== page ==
“For more than a thousand years, becoming a nun was the best – and often the only – way for a young Catholic woman to get an education and to earn a modicum of independence. In the modern West, though, women have many other options preferable to joining a ‘patriarchal apartheid’ in which female clerics are given no voice in the power structure and yet are expected to submit to it.”
That’sLisa Miller, author of Heaven: Our Enduring Fascination With the Afterlife – bad news for organizations described as ‘patriarchal apartheid’.
You have both a catastrophic public relations and staff recruiting crisis at hand. Continue reading →
Just for fun when we’re talking shop, my PR friends sometimes like to evaluate escalating public scandals by asking each other: “What do you think might be the best damage control strategy for this crisis?”Here’s an example: over a 15-year period, our local Catholic Bishop Remi De Roo used church funds to invest in a failing horse-breeding venture, all without bothering to ask anybody for permission. In desperation, he then tried to secretly cover his horse-breeding losses with a real estate deal that also went terribly wrong – once again using the church’s money.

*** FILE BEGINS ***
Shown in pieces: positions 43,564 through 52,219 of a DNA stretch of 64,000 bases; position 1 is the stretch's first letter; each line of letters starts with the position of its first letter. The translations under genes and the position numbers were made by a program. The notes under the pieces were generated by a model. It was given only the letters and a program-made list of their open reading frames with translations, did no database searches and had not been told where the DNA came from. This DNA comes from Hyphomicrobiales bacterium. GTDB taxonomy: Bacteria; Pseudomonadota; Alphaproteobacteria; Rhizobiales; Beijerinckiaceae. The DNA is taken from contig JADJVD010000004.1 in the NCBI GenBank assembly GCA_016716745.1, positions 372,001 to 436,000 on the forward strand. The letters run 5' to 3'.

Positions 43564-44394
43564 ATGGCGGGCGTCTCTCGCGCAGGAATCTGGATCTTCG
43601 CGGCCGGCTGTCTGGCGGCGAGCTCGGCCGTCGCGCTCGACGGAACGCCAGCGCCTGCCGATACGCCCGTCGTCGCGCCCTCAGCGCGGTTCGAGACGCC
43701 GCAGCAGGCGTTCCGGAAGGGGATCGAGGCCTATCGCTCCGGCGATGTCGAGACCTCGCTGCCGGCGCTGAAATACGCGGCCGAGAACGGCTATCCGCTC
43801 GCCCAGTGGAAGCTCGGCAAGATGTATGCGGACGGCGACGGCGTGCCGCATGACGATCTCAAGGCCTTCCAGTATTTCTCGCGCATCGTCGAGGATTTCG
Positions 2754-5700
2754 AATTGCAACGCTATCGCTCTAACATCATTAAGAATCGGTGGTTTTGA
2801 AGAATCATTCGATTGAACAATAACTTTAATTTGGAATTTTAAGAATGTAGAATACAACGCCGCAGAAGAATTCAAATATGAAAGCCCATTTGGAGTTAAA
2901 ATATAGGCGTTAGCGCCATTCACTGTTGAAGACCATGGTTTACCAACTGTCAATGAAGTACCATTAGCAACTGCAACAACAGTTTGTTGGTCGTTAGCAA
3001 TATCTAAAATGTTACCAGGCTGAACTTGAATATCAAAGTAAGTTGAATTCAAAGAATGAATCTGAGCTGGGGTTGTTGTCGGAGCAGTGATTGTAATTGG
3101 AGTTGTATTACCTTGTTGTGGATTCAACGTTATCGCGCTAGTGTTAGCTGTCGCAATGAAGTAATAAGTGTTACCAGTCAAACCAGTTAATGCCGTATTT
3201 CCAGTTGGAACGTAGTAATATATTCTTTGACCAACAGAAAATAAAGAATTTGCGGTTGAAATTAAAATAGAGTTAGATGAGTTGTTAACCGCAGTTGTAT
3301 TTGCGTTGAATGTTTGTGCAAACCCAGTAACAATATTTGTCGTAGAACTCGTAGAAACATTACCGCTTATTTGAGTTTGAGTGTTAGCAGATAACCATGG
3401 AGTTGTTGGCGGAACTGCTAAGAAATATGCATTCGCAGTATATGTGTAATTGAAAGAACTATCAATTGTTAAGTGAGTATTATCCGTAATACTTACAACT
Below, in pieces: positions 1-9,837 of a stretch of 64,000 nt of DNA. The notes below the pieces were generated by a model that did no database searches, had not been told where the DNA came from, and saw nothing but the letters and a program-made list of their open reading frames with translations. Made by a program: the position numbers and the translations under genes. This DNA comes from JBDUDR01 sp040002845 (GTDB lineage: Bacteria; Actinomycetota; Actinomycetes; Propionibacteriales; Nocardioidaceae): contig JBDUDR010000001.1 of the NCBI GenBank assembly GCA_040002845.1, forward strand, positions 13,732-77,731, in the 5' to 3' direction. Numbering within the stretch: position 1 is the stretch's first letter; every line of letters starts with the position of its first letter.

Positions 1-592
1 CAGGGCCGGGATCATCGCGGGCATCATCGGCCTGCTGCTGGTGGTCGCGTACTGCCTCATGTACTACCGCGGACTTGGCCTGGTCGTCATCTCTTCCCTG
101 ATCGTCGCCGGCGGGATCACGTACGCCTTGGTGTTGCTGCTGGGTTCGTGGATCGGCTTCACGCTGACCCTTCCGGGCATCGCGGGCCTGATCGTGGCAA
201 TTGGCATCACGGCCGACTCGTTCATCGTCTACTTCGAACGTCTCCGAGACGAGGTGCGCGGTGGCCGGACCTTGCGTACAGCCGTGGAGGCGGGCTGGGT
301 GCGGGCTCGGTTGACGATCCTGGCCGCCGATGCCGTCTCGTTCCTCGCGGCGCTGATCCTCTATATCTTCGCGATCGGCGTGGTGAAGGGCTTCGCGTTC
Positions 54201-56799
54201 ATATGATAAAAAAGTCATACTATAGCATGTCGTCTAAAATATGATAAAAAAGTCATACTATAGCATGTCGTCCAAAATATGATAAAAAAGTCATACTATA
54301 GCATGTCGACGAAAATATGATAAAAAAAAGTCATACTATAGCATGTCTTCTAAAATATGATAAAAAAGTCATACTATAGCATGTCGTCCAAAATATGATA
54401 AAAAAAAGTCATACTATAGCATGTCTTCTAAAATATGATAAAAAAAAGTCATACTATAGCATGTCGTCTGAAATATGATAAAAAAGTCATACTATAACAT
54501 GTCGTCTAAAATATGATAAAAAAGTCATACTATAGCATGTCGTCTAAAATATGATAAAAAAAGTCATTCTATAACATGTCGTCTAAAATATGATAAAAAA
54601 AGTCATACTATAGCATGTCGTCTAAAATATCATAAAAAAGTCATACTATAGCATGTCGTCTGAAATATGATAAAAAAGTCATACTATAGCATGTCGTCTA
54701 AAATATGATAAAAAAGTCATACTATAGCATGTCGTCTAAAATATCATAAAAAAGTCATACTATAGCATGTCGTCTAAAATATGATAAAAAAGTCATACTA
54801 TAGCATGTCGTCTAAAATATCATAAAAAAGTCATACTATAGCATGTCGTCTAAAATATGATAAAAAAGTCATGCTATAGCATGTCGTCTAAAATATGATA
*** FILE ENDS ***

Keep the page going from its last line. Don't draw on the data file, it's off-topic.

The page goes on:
For the sake of clarity, let’s call this “stealing”. De Roo’s Catholic diocese was left with a debt of over $12 million to cover his losses. But the church never did press criminal charges against him.
It seems that as far as the Catholic church is concerned, wayward priests who choose to commit crimes – from stealing $12 million to sexually abusing minors – don’t need to face the same legal consequences that you or I would face. And from a public relations viewpoint, my PR pals agree, that’s a disastrous perception. Continue reading →